Nearly half of independent voters say they don’t trust Republicans or Democrats to handle education policy, according to a new poll by a Democratic group.

The survey, conducted by Democrats for Education Reform (DFER), shows a stark partisan divide on education, with 88 percent of Democrats saying they trust their party on the issue, 84 percent of Republicans siding with theirs, and 49 percent of independents saying they don’t trust either party.

Democrats hold an edge over the remaining half of independents, with 24 percent saying they trust Democrats strongly or somewhat and only 18 percent siding with Republicans.

Education has become a hot partisan issue over the last few election cycles, playing a key role in upset victories, including GOP Virginia Gov. Glenn Youngkin’s in 2021.

The issue, along with divisiveness over book banning in schools and starkly different partisan views of school choice, is expected to play a central role in the 2024 presidential election.

According to the poll, Democratic and independent voters favor expanding school choice by improving public schools and creating magnet schools, charter schools and career academies. That option was favored by 70 percent of Democratic respondents, 64 percent of independent respondents and 50 percent of Republican respondents.

A school voucher system, generally favored by conservative policymakers, was favored by 50 percent of Republicans, 30 percent of Democrats and 36 percent of independent voters surveyed in the poll.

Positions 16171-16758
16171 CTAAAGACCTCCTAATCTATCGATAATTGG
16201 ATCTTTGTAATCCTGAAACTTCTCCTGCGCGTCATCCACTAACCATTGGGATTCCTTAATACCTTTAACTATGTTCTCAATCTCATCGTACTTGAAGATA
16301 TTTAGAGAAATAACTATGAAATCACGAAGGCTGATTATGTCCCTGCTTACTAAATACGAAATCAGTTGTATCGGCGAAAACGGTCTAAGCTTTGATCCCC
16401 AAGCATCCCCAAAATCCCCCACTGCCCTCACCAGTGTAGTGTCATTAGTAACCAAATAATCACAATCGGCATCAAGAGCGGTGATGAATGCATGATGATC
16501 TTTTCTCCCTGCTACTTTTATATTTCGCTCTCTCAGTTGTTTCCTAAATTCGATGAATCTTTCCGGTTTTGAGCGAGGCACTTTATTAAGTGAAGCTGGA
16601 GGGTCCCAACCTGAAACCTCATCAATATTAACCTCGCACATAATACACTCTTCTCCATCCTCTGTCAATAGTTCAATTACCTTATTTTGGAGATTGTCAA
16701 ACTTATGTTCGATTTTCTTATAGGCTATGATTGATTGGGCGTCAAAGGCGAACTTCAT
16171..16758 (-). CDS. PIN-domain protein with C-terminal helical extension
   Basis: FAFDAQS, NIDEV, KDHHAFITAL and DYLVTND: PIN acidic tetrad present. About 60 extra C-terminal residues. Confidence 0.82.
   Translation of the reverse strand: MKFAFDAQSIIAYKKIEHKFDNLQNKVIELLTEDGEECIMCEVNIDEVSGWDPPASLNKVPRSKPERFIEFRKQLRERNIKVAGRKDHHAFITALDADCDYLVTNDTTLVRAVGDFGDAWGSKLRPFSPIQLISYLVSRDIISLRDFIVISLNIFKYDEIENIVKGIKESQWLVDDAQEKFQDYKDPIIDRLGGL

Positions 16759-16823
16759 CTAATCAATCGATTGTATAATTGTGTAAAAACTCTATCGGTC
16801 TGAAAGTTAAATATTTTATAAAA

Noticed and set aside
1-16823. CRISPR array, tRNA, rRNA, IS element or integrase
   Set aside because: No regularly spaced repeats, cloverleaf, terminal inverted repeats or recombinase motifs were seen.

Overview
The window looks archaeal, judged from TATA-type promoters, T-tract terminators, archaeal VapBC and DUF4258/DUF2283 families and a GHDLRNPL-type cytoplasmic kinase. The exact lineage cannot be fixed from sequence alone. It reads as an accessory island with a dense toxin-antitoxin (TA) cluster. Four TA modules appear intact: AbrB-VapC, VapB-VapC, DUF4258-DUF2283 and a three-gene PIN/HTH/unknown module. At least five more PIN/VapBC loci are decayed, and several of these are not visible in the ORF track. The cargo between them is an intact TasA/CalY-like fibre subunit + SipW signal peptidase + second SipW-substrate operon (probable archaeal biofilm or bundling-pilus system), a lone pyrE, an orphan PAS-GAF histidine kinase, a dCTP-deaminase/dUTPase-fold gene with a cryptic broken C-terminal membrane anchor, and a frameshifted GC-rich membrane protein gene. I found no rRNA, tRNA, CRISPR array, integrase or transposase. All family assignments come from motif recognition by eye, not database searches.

Hispanic parents overall were more likely to support school vouchers — 43 percent of Hispanic respondents said they would support vouchers over school choice, while 38 percent of white respondents and 33 percent of Black respondents agreed.

The poll, commissioned by the partisan DFER, asked respondents whether they had concerns about voting for Republicans, who “have inserted politics into our schools by banning books they don’t like.”

Most respondents said those actions raised concerns about voting for Republicans — 38 percent said they had serious concerns, 18 percent said they had somewhat serious concerns, 13 percent said they had “not too serious concerns,” and 21 percent said they had no concerns about voting for Republicans related to book bans.

The poll was conducted in April by Emerson College Polling for DFER via cellphones, email and an online panel among 1,000 respondents with a credibility interval of plus or minus 3 percent.